There is a new musical enterprise making its debut on Sunday June 2 (at 5 pm in the Kellogg Music Center, Bard College at Simon’s Rock). We call it “The Berkshire Beethoven Piano Project” in the optimistic belief that our program of four Beethoven piano sonatas, performed by four Berkshire pianists, will be the first in a series of such events. (With 32 sonatas to choose from, that means we might be able to do this seven more times!)
Each of us has chosen a work that has special personal significance; I am thrilled to have the chance to play no. 28, Op. 101, in A major for the first time in public. I have loved and studied this amazing work for more than forty years, but up to now I have kept it to myself.
My colleagues are Daniel Shulman, Mack Evans, and David Anderegg, who suggested the project and immediately claimed Sonata no. 31 in A-flat, op 110. The other sonatas will be Op. 10 no. 3 in D major (Dan) and Op. 90 in E minor (Evan).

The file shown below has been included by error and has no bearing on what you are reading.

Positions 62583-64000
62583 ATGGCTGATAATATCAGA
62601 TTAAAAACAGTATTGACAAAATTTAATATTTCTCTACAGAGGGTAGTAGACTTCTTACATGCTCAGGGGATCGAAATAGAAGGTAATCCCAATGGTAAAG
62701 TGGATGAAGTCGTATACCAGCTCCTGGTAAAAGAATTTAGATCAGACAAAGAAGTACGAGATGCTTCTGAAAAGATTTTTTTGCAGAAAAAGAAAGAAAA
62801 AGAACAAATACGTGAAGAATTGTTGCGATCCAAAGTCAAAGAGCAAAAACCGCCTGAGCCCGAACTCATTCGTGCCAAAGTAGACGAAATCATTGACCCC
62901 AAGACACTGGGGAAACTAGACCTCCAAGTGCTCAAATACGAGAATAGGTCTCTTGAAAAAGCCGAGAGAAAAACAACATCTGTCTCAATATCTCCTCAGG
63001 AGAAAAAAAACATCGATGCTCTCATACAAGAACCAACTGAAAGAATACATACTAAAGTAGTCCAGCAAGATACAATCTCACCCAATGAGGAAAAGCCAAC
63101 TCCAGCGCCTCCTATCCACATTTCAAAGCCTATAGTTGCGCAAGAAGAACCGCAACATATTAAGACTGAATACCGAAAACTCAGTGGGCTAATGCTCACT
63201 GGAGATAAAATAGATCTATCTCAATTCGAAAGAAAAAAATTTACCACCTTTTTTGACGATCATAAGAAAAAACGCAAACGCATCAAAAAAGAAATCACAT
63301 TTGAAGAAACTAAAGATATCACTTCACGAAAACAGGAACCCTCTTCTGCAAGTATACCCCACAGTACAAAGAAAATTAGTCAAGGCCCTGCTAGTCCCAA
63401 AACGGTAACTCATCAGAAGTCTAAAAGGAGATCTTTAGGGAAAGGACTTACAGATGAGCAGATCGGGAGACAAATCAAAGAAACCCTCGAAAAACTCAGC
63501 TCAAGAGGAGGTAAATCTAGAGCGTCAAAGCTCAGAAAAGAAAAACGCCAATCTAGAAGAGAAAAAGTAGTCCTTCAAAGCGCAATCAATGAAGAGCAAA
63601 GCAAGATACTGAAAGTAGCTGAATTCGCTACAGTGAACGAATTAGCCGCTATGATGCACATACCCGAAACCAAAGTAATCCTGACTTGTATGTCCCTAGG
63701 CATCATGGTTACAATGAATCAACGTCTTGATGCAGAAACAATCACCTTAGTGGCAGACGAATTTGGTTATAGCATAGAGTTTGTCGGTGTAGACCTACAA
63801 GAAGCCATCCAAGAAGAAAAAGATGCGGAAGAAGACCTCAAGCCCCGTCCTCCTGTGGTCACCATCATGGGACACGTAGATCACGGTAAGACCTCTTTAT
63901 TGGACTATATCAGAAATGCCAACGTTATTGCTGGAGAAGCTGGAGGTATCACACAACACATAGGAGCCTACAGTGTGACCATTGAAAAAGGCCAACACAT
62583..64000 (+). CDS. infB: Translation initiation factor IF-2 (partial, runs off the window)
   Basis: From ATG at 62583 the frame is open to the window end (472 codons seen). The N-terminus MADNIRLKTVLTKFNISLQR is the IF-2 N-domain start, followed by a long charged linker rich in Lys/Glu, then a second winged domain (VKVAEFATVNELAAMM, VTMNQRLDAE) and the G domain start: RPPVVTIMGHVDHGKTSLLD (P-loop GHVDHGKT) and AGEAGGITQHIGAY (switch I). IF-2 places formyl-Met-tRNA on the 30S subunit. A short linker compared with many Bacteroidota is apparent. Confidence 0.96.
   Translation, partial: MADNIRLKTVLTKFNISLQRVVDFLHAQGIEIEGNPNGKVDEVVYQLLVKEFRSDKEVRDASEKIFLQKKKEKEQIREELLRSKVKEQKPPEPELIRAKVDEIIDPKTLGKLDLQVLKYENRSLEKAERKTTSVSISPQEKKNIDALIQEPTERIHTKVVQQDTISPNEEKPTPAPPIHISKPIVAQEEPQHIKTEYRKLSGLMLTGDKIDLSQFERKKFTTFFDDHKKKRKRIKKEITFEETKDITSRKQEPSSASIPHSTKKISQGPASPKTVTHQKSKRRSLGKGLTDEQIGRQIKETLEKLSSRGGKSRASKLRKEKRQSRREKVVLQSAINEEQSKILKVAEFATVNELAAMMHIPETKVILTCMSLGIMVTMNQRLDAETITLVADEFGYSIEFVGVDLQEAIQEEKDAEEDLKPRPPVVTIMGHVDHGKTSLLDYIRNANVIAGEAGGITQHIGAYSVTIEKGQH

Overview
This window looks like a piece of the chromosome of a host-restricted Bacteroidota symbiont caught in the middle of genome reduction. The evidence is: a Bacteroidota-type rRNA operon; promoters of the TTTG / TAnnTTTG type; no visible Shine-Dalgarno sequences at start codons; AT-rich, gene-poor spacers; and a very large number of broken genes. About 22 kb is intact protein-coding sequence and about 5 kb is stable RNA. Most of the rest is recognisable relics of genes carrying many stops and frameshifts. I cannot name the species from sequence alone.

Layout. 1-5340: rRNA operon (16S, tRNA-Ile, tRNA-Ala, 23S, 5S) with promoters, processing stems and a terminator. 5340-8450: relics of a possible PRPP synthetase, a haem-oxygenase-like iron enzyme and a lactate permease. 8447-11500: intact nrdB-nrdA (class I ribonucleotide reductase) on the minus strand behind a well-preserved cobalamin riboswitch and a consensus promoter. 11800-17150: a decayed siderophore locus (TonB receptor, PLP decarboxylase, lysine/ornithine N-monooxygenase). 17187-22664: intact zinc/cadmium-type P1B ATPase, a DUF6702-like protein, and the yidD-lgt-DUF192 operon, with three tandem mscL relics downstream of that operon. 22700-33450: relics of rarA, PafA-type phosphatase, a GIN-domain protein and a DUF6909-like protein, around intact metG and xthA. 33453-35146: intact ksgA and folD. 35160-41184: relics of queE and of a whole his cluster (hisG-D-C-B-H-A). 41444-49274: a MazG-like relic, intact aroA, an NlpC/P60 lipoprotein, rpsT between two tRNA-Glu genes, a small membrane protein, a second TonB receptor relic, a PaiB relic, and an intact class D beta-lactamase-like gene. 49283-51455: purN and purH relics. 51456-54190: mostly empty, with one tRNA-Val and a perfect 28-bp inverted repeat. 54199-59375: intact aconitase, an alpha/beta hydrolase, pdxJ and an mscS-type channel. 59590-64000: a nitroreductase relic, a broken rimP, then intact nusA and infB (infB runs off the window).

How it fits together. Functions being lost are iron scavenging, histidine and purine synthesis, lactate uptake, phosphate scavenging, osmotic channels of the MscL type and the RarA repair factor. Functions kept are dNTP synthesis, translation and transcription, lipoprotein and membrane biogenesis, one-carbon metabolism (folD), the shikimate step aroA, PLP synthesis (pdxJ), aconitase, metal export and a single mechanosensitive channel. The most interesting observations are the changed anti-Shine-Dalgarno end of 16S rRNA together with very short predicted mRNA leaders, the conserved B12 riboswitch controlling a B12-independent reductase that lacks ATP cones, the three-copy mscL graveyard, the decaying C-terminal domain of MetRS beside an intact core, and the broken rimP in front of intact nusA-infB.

Beethoven’s thirty-two piano sonatas form a bible for pianists, and each work offers challenges and rewards unlike any others in the literature, and no two works are alike. My piano teacher, Henry Danielowitz, loved and played them all. When I visited him in his retirement on the coast of Maine, he was still playing them, one after another, in order of composition; when he had completed the cycle he would start all over again. Eventually he could no longer hear (like Beethoven) so he listened to them in his mind while reading the scores, and he did this until he was 100 years old. I am dedicating my performance to him.
Please join us for this event which is the first, but hopefully not the last of its kind here in the Berkshires.